Advances in human-computer interaction technologies have progressively shrunk the gulf separating user and computing device, making it easier for a user to accomplish a task using means that feel more and more natural to the user. Early in the history of computing, for example, communicating with a computer was cumbersome and consisted of plugging wires in patch panels of circuits. The arrival of programming languages and the ability to communicate with computers through the use of symbolic commands empowered users to think at a more natural level, and further progress was achieved with the advent of graphical user interfaces where users can point and click on labeled screen objects such as menu items and buttons, instead of taxing their memory to recall the exact syntaxes for various commands.
But even today's WIMP-based GUIs (WIMP stands for Windows, Icons, Menus, and Pointers) may be sub-optimal for performing certain tasks. If you've watched the movie Minority Report or CNN's Election Reporting, where screenfuls of information can slide in and out of view with a flick of a finger, or images enlarged or reduced with just the simultaneous movements of two fingers, or multiple people changing the contents in different parts of a screen simultaneously using gestures only, you'll know what kind of tasks I'm talking about. With more and more devices having capabilities to recognize touch and gestures, the next evolutionary step in software application development would surely involve the seamless integration of these new input modalities to the design of natural user interfaces (NUIs). This book will help you understand what you need to know in order to get started with such an endeavor.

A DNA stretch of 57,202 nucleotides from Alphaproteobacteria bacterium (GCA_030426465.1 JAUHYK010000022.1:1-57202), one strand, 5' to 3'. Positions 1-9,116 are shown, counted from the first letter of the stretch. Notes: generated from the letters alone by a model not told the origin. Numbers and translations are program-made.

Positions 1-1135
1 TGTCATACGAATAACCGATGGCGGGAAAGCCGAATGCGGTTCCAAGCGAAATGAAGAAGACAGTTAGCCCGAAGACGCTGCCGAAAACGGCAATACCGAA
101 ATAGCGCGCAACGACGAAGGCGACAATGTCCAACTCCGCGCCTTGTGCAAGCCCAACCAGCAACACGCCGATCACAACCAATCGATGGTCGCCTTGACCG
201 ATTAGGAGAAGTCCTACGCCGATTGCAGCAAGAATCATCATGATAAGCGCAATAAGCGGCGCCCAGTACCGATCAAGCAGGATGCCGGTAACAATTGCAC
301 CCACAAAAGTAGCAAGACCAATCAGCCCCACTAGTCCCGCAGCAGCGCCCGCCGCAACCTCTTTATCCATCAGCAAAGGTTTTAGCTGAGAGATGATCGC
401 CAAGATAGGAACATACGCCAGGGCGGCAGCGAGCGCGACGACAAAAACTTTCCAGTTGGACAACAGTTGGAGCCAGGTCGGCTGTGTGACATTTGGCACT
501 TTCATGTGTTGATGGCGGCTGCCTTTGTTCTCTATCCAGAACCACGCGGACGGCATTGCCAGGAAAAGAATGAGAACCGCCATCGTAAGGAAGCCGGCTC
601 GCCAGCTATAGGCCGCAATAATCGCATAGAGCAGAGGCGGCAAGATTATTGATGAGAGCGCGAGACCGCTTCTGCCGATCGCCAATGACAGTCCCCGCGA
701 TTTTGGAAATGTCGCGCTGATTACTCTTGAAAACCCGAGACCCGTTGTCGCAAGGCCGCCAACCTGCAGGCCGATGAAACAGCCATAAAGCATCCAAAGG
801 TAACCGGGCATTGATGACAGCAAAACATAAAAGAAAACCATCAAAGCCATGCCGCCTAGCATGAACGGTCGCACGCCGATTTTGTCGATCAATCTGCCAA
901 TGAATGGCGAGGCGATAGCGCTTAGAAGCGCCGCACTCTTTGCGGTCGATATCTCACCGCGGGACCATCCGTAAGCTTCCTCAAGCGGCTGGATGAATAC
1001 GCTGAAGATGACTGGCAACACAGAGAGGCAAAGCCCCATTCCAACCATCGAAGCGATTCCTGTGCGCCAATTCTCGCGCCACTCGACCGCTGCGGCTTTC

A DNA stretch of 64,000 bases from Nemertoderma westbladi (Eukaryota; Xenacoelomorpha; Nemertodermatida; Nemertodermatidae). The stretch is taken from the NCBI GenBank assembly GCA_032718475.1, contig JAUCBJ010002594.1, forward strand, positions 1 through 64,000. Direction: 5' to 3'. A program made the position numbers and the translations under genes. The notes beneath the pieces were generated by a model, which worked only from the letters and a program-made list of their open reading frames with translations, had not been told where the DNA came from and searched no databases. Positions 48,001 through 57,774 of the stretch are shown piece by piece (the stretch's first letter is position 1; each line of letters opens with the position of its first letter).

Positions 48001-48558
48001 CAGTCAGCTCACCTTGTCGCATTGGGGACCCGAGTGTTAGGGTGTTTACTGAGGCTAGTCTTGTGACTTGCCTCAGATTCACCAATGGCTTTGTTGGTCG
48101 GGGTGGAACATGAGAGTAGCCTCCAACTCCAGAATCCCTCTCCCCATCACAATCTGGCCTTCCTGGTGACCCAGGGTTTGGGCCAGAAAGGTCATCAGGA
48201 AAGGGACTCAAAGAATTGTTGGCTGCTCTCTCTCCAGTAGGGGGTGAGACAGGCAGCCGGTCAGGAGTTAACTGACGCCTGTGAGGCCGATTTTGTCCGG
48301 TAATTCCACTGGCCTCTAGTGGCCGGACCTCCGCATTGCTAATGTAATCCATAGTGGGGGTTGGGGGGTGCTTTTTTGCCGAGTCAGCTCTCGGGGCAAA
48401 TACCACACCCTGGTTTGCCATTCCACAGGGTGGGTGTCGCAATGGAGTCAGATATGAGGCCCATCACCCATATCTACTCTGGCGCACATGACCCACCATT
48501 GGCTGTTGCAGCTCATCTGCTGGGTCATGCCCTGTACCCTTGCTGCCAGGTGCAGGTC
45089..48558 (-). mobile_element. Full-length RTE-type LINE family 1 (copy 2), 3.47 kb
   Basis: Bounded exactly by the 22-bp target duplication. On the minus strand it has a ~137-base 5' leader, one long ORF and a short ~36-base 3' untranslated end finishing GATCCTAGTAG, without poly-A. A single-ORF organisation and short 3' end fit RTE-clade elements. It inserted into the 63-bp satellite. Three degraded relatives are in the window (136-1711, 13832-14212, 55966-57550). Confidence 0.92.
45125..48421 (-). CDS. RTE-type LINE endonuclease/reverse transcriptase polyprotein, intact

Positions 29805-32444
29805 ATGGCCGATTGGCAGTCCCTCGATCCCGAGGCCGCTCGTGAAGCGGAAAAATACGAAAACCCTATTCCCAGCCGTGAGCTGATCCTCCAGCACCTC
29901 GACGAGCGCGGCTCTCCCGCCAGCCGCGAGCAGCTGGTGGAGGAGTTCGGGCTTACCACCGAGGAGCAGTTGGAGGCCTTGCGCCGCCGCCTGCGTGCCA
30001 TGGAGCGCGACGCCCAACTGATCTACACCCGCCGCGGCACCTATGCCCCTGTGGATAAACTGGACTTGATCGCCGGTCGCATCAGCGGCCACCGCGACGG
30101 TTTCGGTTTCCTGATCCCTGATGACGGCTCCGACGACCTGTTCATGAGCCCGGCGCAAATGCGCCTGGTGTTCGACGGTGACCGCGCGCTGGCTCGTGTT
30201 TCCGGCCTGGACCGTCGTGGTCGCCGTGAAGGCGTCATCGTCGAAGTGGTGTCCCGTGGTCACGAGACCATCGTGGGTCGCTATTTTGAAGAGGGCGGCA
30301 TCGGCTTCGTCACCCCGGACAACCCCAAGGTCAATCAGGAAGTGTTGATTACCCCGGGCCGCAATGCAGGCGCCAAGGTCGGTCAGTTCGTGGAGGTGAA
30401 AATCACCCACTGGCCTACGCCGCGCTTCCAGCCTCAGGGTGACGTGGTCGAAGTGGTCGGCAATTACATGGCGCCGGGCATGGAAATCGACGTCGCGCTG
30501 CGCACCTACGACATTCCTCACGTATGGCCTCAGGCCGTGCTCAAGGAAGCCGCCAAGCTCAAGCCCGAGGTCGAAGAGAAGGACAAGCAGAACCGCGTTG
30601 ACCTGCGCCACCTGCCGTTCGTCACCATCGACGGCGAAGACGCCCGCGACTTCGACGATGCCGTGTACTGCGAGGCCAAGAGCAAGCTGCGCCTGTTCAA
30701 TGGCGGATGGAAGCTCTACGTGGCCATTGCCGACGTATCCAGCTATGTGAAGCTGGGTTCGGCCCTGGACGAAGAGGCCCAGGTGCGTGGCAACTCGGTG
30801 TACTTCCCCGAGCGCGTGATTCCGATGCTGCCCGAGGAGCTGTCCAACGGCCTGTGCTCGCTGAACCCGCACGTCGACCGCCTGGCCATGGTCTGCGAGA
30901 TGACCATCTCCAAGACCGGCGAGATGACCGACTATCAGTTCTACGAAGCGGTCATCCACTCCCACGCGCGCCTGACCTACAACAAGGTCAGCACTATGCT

The book begins with a discussion of what the authors mean by a natural user interface, qualities to look for in such interfaces, and computing niches where touch- and gesture-responsive NUIs will have an important role to play.
The authors emphasize * repeatedly * in the book that when attempting to integrate new modalities into user interfaces, one should avoid the temptation to simply copy old paradigms. For example, some of the earlier graphical menuing systems that attempted to mimic the way command-centric applications worked by requiring users to first select a desired operation before they could select the object to be acted upon failed miserably because that interaction style was not the optimal way for interacting with a GUI. Equating touches with mouse clicks would similarly not work because there are important differences between those two kinds of inputs.
The authors provide ample discussions of similarities and differences among touch, gesture, mouse click, and mouse movement, and give plenty of guidelines on how to handle touch and gesture inputs, provide effective feedback to users so they'll know whether their inputs are getting received and interpreted correctly by the system, and if not, potentially why, and how to compose interaction patterns that are easy to learn. The book then concludes with some suggestions on how to test the learnability of those proposed interaction patterns.
Recommended readings are provided at the end of each chapter.
Overall, I thought the book is well written but a bit dry. The information provided is practical and valuable.